The Fairy Feller's Master-Stroke
||This article includes a list of references, but its sources remain unclear because it has insufficient inline citations. (June 2016) (Learn how and when to remove this template message)|
The Fairy Feller's Master-Stroke is a painting by English artist Richard Dadd. It was commissioned by George Henry Haydon, who was head steward at Bethlem Royal Hospital at the time. He was impressed by Dadd's artistic efforts and asked for a fairy painting of his own. Dadd worked on the painting for nine years, paying microscopic attention to detail and using a layering technique to produce 3D-like results. Although it is generally regarded as his most important work, Dadd himself considered the painting to be unfinished (the background of the lower left corner is only sketched in), and as such added the suffix of "Quasi" to its title.
In order to give context to his work, Dadd subsequently wrote a long poem by the name of Elimination of a Picture & its Subject—called The Fellers' Master Stroke in which each of the characters appearing in the picture is given a name and purpose—including myriad references to old English folklore and Shakespeare—in an apparent attempt to show that the painting's unique composition was not merely a product of random, wild inspiration.
The painting is in the Tate Britain collection. It was presented to the Tate by the war poet Siegfried Sassoon in memory of his friend and fellow officer Julian Dadd, a great-nephew of the artist, and of his two brothers who gave their lives in the First World War.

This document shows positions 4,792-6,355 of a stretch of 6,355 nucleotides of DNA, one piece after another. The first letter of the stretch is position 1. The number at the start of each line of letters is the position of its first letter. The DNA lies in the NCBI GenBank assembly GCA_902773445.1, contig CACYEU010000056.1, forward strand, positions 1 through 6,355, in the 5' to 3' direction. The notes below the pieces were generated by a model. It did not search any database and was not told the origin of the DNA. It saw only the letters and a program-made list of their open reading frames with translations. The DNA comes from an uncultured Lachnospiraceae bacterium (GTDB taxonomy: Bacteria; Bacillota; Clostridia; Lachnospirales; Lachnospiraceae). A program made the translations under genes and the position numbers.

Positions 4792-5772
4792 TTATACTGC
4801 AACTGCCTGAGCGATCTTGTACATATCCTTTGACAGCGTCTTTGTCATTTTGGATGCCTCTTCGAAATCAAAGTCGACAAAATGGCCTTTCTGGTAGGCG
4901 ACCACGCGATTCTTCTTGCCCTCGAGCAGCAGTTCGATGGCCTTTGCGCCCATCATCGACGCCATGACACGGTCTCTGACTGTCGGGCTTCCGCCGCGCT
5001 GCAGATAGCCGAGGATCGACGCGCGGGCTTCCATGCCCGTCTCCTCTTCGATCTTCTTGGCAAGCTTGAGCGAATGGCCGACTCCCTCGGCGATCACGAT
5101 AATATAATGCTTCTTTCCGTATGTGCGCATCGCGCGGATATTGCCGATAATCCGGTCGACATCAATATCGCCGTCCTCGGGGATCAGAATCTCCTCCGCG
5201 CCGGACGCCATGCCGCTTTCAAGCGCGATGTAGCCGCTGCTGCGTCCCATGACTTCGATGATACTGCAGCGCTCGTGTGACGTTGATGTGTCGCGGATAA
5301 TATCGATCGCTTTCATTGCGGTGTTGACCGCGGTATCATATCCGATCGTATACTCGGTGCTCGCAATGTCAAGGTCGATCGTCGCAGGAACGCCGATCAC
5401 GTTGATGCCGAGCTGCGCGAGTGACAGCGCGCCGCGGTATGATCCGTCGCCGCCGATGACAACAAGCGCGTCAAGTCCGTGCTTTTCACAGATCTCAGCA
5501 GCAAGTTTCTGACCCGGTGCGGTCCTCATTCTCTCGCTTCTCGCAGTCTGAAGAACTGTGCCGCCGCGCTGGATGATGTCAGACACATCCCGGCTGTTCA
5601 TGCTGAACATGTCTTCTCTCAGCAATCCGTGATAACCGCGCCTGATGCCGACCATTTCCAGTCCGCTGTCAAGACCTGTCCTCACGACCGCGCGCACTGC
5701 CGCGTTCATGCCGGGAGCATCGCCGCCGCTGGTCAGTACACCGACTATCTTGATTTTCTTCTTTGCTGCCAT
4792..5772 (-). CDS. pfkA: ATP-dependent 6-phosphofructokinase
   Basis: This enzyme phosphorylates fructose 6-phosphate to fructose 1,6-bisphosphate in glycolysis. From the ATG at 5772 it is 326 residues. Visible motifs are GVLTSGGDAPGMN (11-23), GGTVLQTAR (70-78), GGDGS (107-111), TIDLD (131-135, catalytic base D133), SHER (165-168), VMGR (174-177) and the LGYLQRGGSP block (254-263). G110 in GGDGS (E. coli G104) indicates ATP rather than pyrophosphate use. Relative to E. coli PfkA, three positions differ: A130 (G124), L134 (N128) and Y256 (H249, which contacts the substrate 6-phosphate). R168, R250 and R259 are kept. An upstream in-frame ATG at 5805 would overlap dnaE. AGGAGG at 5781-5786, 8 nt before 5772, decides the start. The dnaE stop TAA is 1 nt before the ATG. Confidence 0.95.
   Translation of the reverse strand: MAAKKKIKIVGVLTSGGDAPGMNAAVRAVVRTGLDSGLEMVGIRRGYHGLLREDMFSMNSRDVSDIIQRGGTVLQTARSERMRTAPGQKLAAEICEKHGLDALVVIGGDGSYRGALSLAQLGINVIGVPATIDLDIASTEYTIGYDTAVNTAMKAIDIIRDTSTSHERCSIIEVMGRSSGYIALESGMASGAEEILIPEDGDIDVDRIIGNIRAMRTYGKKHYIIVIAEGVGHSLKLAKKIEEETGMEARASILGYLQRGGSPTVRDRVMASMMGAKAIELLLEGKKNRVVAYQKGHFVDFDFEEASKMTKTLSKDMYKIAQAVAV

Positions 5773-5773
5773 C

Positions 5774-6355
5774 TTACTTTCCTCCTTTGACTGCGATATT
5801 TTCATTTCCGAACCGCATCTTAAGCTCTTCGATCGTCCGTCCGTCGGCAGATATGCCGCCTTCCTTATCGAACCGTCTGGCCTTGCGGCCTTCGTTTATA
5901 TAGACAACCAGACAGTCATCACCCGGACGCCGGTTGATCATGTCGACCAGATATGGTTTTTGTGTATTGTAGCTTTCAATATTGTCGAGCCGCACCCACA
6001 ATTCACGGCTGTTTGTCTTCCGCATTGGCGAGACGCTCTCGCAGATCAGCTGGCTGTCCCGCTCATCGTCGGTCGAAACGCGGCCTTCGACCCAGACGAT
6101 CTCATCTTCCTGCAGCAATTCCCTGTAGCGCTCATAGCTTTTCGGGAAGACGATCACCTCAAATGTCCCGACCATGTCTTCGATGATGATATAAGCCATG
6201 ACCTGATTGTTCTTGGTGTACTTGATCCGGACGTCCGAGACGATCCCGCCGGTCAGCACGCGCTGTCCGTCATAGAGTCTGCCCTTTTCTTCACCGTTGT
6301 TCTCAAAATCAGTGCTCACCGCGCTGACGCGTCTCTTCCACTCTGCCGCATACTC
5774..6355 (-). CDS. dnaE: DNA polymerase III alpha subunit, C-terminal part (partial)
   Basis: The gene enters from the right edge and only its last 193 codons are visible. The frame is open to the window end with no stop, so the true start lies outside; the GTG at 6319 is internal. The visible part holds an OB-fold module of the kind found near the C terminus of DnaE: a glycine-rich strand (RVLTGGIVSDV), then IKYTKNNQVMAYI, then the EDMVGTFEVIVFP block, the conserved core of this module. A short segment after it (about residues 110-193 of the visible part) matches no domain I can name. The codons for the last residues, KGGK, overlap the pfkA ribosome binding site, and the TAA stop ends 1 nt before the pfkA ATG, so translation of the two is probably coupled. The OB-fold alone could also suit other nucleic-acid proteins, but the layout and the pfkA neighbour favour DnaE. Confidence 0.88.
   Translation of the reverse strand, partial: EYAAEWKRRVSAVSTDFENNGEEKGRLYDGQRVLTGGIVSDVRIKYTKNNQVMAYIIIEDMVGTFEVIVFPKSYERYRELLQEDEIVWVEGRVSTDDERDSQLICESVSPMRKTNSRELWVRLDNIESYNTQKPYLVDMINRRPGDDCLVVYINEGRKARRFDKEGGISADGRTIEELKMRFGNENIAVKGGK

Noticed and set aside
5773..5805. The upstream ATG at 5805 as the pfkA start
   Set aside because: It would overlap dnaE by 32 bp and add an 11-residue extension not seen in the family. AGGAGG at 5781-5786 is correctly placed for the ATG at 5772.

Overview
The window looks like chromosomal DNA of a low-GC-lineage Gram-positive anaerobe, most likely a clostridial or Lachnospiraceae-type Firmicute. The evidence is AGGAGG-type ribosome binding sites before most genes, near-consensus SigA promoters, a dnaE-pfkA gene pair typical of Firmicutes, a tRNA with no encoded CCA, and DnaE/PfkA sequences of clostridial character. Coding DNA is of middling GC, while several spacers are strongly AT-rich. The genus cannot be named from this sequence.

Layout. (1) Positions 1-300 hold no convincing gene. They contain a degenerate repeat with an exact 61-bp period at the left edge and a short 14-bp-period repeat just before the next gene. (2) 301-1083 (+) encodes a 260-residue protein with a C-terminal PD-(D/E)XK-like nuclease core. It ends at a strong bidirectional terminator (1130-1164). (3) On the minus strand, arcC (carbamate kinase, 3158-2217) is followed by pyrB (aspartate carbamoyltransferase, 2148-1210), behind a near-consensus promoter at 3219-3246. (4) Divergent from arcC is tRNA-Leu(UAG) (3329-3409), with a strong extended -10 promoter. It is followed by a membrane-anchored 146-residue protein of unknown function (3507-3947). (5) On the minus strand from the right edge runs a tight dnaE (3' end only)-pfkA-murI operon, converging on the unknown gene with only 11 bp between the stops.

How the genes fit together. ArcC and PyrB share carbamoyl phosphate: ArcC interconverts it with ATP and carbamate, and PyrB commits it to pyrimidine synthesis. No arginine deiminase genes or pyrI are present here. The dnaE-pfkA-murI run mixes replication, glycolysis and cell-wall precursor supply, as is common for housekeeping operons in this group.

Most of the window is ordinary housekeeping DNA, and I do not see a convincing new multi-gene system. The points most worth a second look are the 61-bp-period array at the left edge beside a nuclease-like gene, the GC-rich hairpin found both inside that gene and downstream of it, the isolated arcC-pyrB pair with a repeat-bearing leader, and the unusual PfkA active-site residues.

In other works
The Queen song "The Fairy Feller's Master-Stroke" from the album Queen II was born of Freddie Mercury's appreciation of the work; it makes direct reference to the painting's characters as detailed in Dadd's poem.
The painting, the art of the insane, and Dadd are mentioned in the novel, Mortal Love, by Elizabeth Hand.
The painting appears in Alex Bledsoe's Tufa novels.
The painting is an attributed plot element in Mike Shevdon's The Road to Bedlam, Book II of his The Courts of the Feyre series.
Octavio Paz devoted a chapter on Richard Dadd and this painting in particular in his book "The Monkey Grammarian".
- "Neil Gaiman's fantasy painting | 1843". Moreintelligentlife.com. 2013-06-14. Retrieved 2016-06-22.
- MacGregor, John. (1989). The Discovery of the Art of the Insane. Princeton University Press. ISBN 0-691-04071-0
- Tate online: Richard Dadd
- PopSubCulture(dot)Com Biography Project
- Tate online: Richard Dadd's "The Fairy Feller's Master-Stroke"
- Google Art Project: "The Fairy Feller's Master-Stroke"
- Tate online: Sigmar Polke on Richard Dadd
- Excerpts of the poem in the context of Shakespeare from the English Department of Emory University
- s:Elimination of a picture and its subject - called the feller's master stroke printed text